Dominant Viewpoint: Putin’s Fear of the Humiliation

Vladimir Putin might have been faced with a storm of condemnation in Bali, Indonesia due to the Ukraine war and its upshots. This year’s summit has been overshadowed by the military offensive in Ukraine and its outcomes, which, as a result, aggravated the food shortages and outraged the global energy markets. According to Fyodor Lukyanov, editor of the Global Affairs journal said that “Putin was not ready to budge over Ukraine.” He further argued that “Putin’s stance is clear. And the stance of the other side is also well-known.”

Alexei Malashenko, a leading researcher at the Dialogue of Civilisations Institute, argued that “Putin did not want to be publicly humiliated once again.” After the summit, it has been palpable that the Ukraine war has been the ‘most talked-about’ theme during the summit where the Western countries particularly the US and the UK robustly condemned Putin and his deliberate decision regarding Ukraine that ultimately shocked the whole world.

Different Viewpoint: ‘Schedule-Conflict’ and Searching for Another ‘Bloc’

However, unlike this dominant assertion, there was another reason from the side of the Kremlin which argues that “Vladimir Putin has personally decided to bypass the summit because of his busy schedule.” It also mentioned that there was “a need for him to stay in Russia” that halted the stateman not to attend.

However, for some experts, Putin is pursuing and working on a very diverse theme regarding this matter. Putin is seeking support and trying to deepen relations with the countries that rail against the reign of the US and the Western world over global politics. The founder of R.Politik, Tatiana Stanovaya, said, “Putin is trying to build an anti-Western coalition.” She further added that “Putin reckons, his repudiation to join the G20 summit will not preclude Russia from developing relations with the neutral states that want to strengthen their ties with Russia.”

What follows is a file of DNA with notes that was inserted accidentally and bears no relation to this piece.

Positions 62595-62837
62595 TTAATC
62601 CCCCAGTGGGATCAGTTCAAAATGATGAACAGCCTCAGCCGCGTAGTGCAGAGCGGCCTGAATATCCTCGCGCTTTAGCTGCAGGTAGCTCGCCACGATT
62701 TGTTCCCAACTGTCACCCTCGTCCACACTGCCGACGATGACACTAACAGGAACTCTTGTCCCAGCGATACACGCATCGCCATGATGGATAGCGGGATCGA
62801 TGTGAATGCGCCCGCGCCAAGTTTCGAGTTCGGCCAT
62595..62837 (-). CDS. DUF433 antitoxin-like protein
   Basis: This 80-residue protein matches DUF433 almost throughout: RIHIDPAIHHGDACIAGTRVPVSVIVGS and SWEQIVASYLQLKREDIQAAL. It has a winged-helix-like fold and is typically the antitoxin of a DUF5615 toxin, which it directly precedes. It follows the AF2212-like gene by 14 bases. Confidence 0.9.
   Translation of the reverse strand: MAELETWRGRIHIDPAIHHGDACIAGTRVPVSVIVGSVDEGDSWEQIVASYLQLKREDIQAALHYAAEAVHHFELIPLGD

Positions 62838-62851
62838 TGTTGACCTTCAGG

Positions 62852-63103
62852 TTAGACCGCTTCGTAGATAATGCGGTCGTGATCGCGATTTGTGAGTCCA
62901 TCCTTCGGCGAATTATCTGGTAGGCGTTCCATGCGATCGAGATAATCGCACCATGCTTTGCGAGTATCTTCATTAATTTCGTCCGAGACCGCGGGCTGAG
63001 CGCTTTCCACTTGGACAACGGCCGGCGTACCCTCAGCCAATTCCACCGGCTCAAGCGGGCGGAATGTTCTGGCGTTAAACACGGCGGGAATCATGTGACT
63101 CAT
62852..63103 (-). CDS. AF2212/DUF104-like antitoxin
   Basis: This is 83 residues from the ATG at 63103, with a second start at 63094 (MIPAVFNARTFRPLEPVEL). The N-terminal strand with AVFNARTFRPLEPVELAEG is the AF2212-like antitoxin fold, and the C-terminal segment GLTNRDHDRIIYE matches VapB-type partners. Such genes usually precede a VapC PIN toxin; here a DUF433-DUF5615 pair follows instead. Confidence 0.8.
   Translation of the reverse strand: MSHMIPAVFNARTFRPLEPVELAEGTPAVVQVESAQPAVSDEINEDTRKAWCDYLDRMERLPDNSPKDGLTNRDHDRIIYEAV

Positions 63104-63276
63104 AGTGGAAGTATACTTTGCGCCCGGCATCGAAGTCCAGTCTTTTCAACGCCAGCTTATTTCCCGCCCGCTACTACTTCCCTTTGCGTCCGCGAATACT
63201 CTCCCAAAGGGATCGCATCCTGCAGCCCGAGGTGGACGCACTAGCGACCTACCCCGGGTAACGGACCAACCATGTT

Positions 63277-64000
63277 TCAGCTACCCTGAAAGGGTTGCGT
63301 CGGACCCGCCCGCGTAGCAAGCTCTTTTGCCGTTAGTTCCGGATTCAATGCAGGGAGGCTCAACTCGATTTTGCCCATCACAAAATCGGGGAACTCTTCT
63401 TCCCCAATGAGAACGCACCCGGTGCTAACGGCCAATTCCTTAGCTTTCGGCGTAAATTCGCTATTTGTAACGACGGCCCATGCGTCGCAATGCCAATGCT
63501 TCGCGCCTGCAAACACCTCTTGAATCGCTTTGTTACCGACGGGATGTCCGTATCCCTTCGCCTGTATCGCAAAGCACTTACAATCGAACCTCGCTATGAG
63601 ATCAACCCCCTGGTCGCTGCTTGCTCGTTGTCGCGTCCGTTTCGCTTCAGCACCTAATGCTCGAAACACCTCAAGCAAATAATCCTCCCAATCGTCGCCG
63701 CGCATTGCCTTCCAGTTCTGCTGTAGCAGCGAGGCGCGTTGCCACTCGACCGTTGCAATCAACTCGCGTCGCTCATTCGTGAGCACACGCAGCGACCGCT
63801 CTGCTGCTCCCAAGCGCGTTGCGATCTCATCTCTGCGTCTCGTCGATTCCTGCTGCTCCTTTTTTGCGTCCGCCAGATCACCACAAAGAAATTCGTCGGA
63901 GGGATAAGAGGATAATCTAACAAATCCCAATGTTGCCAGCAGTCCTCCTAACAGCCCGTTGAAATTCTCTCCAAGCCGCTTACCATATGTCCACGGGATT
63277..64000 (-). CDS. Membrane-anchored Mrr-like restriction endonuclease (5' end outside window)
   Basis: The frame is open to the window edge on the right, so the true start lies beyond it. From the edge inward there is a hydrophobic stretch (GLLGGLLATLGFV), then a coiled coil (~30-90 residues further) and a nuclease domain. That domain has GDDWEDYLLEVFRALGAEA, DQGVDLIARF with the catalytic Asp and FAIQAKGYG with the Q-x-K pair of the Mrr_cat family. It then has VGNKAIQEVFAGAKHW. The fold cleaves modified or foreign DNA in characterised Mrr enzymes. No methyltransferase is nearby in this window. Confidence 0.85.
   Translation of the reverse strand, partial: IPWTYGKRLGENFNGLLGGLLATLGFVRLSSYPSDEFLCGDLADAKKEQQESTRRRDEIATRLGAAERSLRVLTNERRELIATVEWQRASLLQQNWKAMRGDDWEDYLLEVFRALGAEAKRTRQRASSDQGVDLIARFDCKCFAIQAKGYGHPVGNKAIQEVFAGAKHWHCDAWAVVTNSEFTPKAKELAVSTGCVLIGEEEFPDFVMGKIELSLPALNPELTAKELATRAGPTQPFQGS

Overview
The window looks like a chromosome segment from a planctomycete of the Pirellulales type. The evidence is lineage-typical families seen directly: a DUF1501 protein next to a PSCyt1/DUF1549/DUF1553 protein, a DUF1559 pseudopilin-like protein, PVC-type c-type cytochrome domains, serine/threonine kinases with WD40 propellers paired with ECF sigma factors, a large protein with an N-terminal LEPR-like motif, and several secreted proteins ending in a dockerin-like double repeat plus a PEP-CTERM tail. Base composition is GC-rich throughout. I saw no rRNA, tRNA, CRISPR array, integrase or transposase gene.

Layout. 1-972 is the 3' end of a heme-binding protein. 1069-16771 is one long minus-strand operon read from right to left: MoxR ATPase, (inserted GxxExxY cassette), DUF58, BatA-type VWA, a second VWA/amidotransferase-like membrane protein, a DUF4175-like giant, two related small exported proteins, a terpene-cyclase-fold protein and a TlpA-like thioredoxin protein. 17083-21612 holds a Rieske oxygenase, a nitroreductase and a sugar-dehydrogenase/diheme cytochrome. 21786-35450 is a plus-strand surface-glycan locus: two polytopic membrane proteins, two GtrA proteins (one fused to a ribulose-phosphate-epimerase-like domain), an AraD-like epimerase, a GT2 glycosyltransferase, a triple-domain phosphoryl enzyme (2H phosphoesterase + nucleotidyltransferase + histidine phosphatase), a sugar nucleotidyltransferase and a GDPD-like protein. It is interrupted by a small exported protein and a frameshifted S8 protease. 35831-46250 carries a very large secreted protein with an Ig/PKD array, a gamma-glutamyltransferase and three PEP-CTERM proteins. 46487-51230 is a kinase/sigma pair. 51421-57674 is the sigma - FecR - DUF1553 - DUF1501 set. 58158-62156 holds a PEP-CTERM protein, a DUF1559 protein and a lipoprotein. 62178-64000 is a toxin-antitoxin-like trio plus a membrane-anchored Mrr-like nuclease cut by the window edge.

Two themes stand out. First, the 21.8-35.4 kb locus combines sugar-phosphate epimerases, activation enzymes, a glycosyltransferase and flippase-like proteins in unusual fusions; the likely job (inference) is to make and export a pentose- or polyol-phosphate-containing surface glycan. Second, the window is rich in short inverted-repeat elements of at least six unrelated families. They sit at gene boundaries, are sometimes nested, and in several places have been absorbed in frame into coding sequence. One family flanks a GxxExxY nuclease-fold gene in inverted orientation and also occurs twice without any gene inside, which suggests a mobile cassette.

What Might be the Outcome of the Repudiation from the Summit?

With the theme of “Recover Together, Recover Stronger”, the seventeenth meeting of the G20 has been held. Putin decisively did not join the meeting and did not deliver any video messages rather; Russia sent the veteran Foreign Minister Sergey Lavrov as their delegate to the forum. However, this is not a new scenario in the forum. In previous years many leaders like Xi Jin Ping missed out on the summit of the group due to issues like Covid-19. Although the case of Putin is very diverse and the core theme was extremely concerned with his deed, it would not extremely affect the future trajectory of the forum and Russia’s relations with it, at all.

By contrast, though Putin might have confronted a grave bunch of condemnations, he could utilize the summit by aggregating all the leaders in the common room of thoughts in bringing an end to the crises. The question arises in this regard whether Putin wants an ultimate end to the war this time! However, to some degree, it is rigorous to speculate what would be the outcome and what would be Russia’s next step regarding the forum. In this respect, if Putin goes for making a unique ‘bloc’ cutting off relations with the US-dominated groups, for instance, G20, Russia might face grave isolation from the world and a new ‘bloc politics’ may arise, as a result. Undoubtedly, this might also be a major concussion for the forum, if Russia decisively goes for building up a different bloc.

On the whole, it is obvious that Putin’s absence infers there was a fear in his mind to be humiliated by the Western leaders, while it is also argued that he has been enmeshed in ‘schedule-conflict’ and is thinking of another ‘bloc’ that would be out of the domination of the US. However, from a ‘third perspective’, it can be argued that Putin’s presence at the summit might be effective to bring about an end to the crises, even though not wholly but slightly, that would be beneficiary for the whole world particularly, for the developing countries that are enduring the grimmest upshots of the war.

– Kawsar Uddin Mahmud is a Research Intern at the KRF Center for Bangladesh and Global Affairs (CBGA).

Published in The Geopolitics [Link] and Daily Observer [Link]